She went on to attend Spelman College and then transferred to Sarah Lawrence College to which she received a scholarship.
Her life as a child was steeped in poverty. Her parents were sharecroppers, and her father's main work involved dairy farming, for which he was paid approximately $300 per year. Her mother supplemented this by offering her services as a maid (Clark). Walker's home was very small, and she and her family lived a huddled life in it, often suffering extremes of temperature in the winters and summers. She spent her time watching people or playing tomboyish games with her older brothers (Danielle).
She was a precocious child, who tackled the first grade at only four years old. Her self-perception was very good, and she enjoyed performing in front of crowds at church and other functions. This changed after she was shot in the eye by her brothers. When that incident occurred, her parents delayed taking her to the doctor as they had underestimated the extent of the injury, and instead attempted to treat it with home remedies. However, subsequent infection of the eye which led to a fever caused them to take her to a physician (after they tried curing the fever by strategically placed lily leaves around her head). The doctor was able to cause the eye to heal, but the scar that developed was also a scar to her psyche that she carried with her many years (Danielle).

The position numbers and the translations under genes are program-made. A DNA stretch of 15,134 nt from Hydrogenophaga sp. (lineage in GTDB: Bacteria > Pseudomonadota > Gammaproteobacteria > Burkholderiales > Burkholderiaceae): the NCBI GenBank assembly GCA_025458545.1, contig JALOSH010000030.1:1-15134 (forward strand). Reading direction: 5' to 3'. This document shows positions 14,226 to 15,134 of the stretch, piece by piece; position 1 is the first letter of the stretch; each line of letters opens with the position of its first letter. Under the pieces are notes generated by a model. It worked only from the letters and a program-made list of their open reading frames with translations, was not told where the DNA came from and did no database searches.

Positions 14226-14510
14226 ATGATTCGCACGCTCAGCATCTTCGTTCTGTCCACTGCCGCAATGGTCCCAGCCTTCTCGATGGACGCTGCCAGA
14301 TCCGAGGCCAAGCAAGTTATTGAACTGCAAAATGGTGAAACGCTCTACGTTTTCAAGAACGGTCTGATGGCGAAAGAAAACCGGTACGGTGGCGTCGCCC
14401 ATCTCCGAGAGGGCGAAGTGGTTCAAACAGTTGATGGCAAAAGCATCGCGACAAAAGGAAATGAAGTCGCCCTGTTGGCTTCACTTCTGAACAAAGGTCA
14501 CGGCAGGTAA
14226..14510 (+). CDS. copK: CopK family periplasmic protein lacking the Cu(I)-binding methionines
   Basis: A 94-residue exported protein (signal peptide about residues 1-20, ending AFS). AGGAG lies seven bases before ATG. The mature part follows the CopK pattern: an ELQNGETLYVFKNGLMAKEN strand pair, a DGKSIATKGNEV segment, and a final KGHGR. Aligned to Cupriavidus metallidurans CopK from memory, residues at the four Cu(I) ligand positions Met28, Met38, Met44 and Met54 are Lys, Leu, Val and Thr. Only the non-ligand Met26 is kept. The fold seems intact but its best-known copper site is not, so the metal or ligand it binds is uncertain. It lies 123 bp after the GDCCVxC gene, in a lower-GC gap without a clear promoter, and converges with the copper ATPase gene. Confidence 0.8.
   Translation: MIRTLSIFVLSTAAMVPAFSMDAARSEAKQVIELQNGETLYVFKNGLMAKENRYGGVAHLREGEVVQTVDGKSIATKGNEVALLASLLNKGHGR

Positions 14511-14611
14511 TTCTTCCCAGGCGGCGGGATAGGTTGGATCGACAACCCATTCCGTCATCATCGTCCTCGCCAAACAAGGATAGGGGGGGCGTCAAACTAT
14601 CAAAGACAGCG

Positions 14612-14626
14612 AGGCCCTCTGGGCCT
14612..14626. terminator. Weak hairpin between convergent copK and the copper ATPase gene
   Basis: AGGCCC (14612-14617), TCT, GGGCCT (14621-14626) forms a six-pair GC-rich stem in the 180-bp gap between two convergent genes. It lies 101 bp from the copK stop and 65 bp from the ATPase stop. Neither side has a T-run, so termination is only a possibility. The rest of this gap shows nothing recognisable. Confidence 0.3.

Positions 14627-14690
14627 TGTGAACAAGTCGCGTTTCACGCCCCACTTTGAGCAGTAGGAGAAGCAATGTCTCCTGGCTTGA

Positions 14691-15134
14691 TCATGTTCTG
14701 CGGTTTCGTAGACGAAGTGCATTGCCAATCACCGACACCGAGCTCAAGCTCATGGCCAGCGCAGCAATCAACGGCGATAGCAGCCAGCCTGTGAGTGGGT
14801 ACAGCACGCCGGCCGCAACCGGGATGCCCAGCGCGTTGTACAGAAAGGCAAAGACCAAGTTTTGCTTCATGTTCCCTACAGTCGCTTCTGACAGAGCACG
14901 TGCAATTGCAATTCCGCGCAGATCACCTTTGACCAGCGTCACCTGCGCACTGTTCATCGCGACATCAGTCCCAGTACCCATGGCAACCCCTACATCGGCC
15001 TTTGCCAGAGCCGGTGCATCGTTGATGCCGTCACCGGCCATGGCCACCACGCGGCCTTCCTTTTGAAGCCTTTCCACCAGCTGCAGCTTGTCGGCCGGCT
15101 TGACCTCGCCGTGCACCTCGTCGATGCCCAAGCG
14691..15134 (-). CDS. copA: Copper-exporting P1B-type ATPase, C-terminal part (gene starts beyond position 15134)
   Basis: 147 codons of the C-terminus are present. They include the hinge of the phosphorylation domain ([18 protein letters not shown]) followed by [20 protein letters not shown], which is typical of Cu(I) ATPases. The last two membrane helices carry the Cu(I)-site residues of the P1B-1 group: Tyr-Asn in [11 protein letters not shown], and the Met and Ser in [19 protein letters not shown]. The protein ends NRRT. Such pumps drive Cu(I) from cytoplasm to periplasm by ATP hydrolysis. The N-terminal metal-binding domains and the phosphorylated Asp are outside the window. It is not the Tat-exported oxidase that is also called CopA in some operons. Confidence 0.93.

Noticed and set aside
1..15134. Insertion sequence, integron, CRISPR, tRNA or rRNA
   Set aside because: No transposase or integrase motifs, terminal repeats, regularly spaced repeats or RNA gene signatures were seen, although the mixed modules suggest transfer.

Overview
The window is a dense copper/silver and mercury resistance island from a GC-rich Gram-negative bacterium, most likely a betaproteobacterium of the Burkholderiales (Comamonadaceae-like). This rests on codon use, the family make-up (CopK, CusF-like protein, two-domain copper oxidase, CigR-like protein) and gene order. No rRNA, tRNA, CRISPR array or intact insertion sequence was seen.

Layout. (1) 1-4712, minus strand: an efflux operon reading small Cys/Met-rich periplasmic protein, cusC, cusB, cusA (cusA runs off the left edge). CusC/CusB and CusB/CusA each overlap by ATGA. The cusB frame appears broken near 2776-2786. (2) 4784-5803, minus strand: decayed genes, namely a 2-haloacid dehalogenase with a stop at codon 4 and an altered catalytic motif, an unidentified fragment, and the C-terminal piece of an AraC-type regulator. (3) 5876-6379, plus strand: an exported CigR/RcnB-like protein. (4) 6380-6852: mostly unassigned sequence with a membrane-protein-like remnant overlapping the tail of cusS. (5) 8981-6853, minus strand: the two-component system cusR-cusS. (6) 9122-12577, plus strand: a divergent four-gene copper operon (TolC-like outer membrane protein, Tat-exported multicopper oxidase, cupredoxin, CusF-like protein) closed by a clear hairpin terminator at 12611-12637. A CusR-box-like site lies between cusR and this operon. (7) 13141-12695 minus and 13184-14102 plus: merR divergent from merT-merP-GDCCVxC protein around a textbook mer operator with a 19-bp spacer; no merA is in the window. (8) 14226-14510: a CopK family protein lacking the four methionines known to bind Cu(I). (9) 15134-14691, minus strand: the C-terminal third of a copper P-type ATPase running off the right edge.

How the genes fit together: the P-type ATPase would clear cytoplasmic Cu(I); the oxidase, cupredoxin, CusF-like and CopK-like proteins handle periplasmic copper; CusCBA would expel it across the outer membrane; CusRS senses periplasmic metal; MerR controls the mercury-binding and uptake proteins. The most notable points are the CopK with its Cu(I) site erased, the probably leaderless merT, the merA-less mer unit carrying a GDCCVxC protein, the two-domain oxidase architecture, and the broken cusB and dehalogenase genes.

Her scar led to her bei...
She was cured while visiting her brother in Boston by visiting a hospital where surgery was done to remove the scar from her eye.
At the age of 17 she left home for Spelman College in Atlanta, for which she had received a scholarship for handicapped students. In college she participated much in political activism. She met Coretta King, wife of Martin Luther King, Jr. and participated in the March on Washington, at which King gave his speech "I Have a Dream." She also traveled abroad to the World Youth Peace Festival held in Helsinki, Finland. However, she became unhappy at Spelman because the administrators were disapproving of her activism. So in 1963 she transferred to Sarah Lawrence College in New York.
During her final year of college, Walker discovered herself pregnant and subsequently resorted to abortion (Clark). The decision drove her to depression, and in that time she wrote to clear her mind. She produced several pieces of poetry, with which her professor became impressed and which formed the basis of her first published work, a collection of poetry entitled Once (Danielle). She later met and married the lawyer Melvyn Leventhal, who was also active in the civil rights world. She gave birth to a daughter named Rebecca (Clark). For three years she worked in New York in the department of welfare. She later taught for two years as Jackson State University and then at Tougaloo College. It is during this time that her literary career really took flight, with the publication of her second work The Third Life of George Copeland.
Many of her works and themes reflect the nuances of her life. Her story "Everyday Use" reflects the anguish of a childhood spent in